Thinking Inside The Box: Adventures with Crosswords and the Puzzling People Who Can’t Live Without Them

Adrienne Raphel. Penguin Press, $27 (304p) ISBN 978-0-525-52208-9
Poet Raphel (What Was It For) delivers an intriguing and informative look at the crossword puzzle. She recalls a family tradition from her teenage years—Monday night “races” to solve that day’s New York Times crossword—which instilled in her a lasting appreciation for the game. Raphel digs deep into its history, from its 1913 origin to its 1924 explosion in popularity after a fledgling Simon & Schuster published the first crossword puzzle compilation. Though there are occasional diversions, such as about crossword-as-metaphor in a Sex and the City episode, or a human vs. computer contest, all narrative roads lead back to the Times—which, ironically, was late to the game, not publishing one until February 1942. Casual crossworders may be surprised to learn that the paper’s puzzles are submitted by amateurs (they are paid $500 for the daily puzzle, $1,500 for the Sunday version) and vetted by a handful of staffers. Raphel also tries her hand at crafting one, with digressions on grid design and computer programs for ferreting out new word combinations, to illustrate the difficulty of creating original clues for a game that is over a century old. This enjoyable survey illuminates many lesser-known aspects of a wildly popular pastime. Agent: Melanie Jackson, Melanie Jackson Agency. (Mar.)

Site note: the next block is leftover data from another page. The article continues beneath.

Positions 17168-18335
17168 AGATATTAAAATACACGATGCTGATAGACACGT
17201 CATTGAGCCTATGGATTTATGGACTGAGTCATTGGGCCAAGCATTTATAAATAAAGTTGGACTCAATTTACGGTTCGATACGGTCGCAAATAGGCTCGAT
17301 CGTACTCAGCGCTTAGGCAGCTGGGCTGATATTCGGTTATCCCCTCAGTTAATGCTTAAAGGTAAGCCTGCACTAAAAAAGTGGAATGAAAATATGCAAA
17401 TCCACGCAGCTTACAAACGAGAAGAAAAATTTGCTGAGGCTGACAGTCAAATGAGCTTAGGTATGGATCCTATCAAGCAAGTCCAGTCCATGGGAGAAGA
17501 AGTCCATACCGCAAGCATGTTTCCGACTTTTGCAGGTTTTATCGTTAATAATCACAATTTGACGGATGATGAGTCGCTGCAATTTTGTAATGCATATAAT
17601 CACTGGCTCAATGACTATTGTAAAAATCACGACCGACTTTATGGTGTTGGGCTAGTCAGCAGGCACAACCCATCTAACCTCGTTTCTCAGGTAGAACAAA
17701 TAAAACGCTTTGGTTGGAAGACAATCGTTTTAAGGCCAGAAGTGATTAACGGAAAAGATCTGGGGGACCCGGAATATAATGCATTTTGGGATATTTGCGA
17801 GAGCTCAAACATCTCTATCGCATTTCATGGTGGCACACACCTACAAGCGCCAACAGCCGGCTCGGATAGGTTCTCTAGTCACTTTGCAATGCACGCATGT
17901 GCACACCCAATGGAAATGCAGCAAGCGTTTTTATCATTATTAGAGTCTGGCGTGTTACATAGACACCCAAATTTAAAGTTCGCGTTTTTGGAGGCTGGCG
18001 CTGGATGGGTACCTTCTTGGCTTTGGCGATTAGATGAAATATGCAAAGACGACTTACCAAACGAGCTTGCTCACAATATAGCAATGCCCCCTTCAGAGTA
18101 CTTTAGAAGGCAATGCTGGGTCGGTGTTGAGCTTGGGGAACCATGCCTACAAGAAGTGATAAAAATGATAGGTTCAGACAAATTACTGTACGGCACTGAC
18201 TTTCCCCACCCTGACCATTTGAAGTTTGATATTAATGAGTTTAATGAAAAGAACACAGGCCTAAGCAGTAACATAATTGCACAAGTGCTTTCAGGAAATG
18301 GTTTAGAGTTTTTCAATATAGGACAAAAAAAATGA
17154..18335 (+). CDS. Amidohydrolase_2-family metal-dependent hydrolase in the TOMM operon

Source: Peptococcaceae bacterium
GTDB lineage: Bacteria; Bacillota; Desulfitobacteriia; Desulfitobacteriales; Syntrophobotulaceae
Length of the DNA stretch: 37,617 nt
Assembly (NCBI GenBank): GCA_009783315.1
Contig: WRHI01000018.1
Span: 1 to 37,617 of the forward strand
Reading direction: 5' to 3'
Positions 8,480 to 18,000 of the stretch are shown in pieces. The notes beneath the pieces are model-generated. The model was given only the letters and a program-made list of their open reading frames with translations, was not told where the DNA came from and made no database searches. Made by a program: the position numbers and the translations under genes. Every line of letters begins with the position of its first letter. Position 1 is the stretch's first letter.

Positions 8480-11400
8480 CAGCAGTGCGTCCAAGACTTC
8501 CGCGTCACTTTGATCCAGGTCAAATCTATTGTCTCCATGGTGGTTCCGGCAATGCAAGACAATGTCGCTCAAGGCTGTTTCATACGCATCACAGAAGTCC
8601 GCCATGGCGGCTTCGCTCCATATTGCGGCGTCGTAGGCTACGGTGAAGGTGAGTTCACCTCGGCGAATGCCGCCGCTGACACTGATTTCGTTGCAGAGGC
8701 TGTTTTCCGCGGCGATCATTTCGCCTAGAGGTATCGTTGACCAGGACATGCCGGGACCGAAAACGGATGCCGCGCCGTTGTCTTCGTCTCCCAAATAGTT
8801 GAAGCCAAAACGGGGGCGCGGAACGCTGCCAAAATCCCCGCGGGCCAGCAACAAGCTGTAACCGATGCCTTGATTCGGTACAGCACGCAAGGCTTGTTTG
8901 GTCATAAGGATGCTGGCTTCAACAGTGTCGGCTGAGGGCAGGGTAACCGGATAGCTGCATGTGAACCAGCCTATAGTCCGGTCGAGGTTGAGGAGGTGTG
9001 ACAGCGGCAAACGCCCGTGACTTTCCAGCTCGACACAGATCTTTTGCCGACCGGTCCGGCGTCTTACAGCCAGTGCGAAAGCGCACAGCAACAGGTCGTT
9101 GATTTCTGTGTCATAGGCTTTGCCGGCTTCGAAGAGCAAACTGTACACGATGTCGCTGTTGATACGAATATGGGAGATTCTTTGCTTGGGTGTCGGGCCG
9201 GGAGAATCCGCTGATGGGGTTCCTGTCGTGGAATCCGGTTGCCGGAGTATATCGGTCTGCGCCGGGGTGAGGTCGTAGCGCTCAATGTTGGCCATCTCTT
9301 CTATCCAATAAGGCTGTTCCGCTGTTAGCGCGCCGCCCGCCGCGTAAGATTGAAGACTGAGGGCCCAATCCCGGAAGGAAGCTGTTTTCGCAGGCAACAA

Reviewed on : 12/05/2019
Release date: 03/17/2020
Genre: Nonfiction
Book - 978-0-525-52209-6
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Audio book sample courtesy of Penguin Random House Audio
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